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Leviticus 22:4-8

Context
22:4 No man 1  from the descendants of Aaron who is diseased or has a discharge 2  may eat the holy offerings until he becomes clean. The one 3  who touches anything made unclean by contact with a dead person, 4  or a man who has a seminal emission, 5  22:5 or a man who touches a swarming thing by which he becomes unclean, 6  or touches a person 7  by which he becomes unclean, whatever that person’s impurity 8 22:6 the person who touches any of these 9  will be unclean until evening and must not eat from the holy offerings unless he has bathed his body in water. 22:7 When the sun goes down he will be clean, and afterward he may eat from the holy offerings, because they are his food. 22:8 He must not eat an animal that has died of natural causes 10  or an animal torn by beasts and thus become unclean by it. I am the Lord.

1 tn Heb “Man man.” The reduplication is a way of saying “any man” (cf. Lev 15:2; 17:3, etc.), but with a negative command it means “No man” (see B. A. Levine, Leviticus [JPSTC], 147).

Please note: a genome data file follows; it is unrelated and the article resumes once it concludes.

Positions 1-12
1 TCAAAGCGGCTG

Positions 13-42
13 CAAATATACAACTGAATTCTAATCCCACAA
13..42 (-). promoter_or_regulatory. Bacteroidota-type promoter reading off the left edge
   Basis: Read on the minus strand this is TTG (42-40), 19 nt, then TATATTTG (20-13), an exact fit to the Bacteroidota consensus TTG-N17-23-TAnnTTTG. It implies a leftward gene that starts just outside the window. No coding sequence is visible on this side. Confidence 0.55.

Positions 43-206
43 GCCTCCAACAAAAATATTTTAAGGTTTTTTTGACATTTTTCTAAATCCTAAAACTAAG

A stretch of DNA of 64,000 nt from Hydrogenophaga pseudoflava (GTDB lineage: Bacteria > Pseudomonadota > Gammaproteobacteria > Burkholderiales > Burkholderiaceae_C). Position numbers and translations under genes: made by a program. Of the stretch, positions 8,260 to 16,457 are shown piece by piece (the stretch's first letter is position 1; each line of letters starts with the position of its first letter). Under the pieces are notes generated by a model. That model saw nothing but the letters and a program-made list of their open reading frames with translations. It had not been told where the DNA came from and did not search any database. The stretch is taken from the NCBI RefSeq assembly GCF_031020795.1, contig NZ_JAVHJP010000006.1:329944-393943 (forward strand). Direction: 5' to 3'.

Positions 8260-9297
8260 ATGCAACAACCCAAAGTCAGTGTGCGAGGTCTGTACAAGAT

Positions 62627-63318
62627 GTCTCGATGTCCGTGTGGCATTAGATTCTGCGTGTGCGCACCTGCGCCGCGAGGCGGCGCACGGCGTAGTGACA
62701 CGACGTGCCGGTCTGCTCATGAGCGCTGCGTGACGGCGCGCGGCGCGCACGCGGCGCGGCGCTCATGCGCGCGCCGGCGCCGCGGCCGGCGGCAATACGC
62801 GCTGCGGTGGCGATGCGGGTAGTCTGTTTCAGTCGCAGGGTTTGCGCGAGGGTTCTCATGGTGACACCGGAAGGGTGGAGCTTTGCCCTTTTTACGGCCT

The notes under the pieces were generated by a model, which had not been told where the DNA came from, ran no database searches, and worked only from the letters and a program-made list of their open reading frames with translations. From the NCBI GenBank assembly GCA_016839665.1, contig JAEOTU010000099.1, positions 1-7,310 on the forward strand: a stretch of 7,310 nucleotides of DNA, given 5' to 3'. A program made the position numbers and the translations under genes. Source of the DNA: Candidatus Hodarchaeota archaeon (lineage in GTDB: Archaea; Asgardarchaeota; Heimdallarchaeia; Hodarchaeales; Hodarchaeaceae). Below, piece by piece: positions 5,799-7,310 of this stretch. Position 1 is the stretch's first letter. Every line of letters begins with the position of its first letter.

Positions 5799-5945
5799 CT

2 sn The diseases and discharges mentioned here are those described in Lev 13-15.

3 tn Heb “And the one.”

4 tn Heb “in all unclean of a person/soul”; for the Hebrew term נֶפֶשׁ (nefesh) meaning “a [dead] person,” see the note on Lev 19:28.

5 tn Heb “or a man who goes out from him a lying of seed.”

6 tn Heb “which there shall be uncleanness to him.”

7 tn The Hebrew term for “person” here is אָדָם (adam, “human being”), which could either a male or a female person.

8 tn Heb “to all his impurity.” The phrase refers to the impurity of the person whom the man touches to become unclean (see the previous clause). To clarify this, the translation uses “that person’s” rather than “his.”

9 sn The phrase “any of these” refers back to the unclean things touched in vv. 4b-5.

10 tn Heb “a carcass,” referring to the carcass of an animal that has died on its own, not the carcass of an animal slaughtered for sacrifice or killed by wild beasts. This has been clarified in the translation by supplying the phrase “of natural causes”; cf. NAB “that has died of itself”; TEV “that has died a natural death.”



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